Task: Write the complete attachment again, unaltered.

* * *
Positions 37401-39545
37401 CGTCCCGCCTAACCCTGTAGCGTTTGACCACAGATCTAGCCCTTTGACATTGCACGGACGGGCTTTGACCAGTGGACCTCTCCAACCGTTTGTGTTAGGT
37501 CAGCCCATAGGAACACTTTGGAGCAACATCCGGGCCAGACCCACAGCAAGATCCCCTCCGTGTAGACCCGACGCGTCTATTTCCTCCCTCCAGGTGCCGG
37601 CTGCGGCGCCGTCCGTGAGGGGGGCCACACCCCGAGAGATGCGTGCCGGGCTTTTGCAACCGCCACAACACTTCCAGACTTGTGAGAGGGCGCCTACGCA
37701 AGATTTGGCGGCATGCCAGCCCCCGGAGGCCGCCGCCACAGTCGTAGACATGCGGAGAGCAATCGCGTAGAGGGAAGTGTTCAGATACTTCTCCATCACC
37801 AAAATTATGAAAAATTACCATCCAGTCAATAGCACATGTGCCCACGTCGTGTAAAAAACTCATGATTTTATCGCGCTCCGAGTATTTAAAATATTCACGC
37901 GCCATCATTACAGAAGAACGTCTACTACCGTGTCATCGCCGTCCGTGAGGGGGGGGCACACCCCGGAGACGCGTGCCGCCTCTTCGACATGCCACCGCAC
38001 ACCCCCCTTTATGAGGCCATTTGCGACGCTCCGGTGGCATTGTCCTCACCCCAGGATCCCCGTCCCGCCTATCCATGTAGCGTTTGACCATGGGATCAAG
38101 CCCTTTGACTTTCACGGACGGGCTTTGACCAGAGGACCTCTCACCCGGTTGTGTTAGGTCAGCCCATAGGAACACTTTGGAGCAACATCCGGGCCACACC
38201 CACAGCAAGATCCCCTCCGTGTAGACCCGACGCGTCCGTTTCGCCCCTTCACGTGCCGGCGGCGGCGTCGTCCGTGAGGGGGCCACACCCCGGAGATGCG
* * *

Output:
Positions 37401-39545
37401 CGTCCCGCCTAACCCTGTAGCGTTTGACCACAGATCTAGCCCTTTGACATTGCACGGACGGGCTTTGACCAGTGGACCTCTCCAACCGTTTGTGTTAGGT
37501 CAGCCCATAGGAACACTTTGGAGCAACATCCGGGCCAGACCCACAGCAAGATCCCCTCCGTGTAGACCCGACGCGTCTATTTCCTCCCTCCAGGTGCCGG
37601 CTGCGGCGCCGTCCGTGAGGGGGGCCACACCCCGAGAGATGCGTGCCGGGCTTTTGCAACCGCCACAACACTTCCAGACTTGTGAGAGGGCGCCTACGCA
37701 AGATTTGGCGGCATGCCAGCCCCCGGAGGCCGCCGCCACAGTCGTAGACATGCGGAGAGCAATCGCGTAGAGGGAAGTGTTCAGATACTTCTCCATCACC
37801 AAAATTATGAAAAATTACCATCCAGTCAATAGCACATGTGCCCACGTCGTGTAAAAAACTCATGATTTTATCGCGCTCCGAGTATTTAAAATATTCACGC
37901 GCCATCATTACAGAAGAACGTCTACTACCGTGTCATCGCCGTCCGTGAGGGGGGGGCACACCCCGGAGACGCGTGCCGCCTCTTCGACATGCCACCGCAC
38001 ACCCCCCTTTATGAGGCCATTTGCGACGCTCCGGTGGCATTGTCCTCACCCCAGGATCCCCGTCCCGCCTATCCATGTAGCGTTTGACCATGGGATCAAG
38101 CCCTTTGACTTTCACGGACGGGCTTTGACCAGAGGACCTCTCACCCGGTTGTGTTAGGTCAGCCCATAGGAACACTTTGGAGCAACATCCGGGCCACACC
38201 CACAGCAAGATCCCCTCCGTGTAGACCCGACGCGTCCGTTTCGCCCCTTCACGTGCCGGCGGCGGCGTCGTCCGTGAGGGGGCCACACCCCGGAGATGCG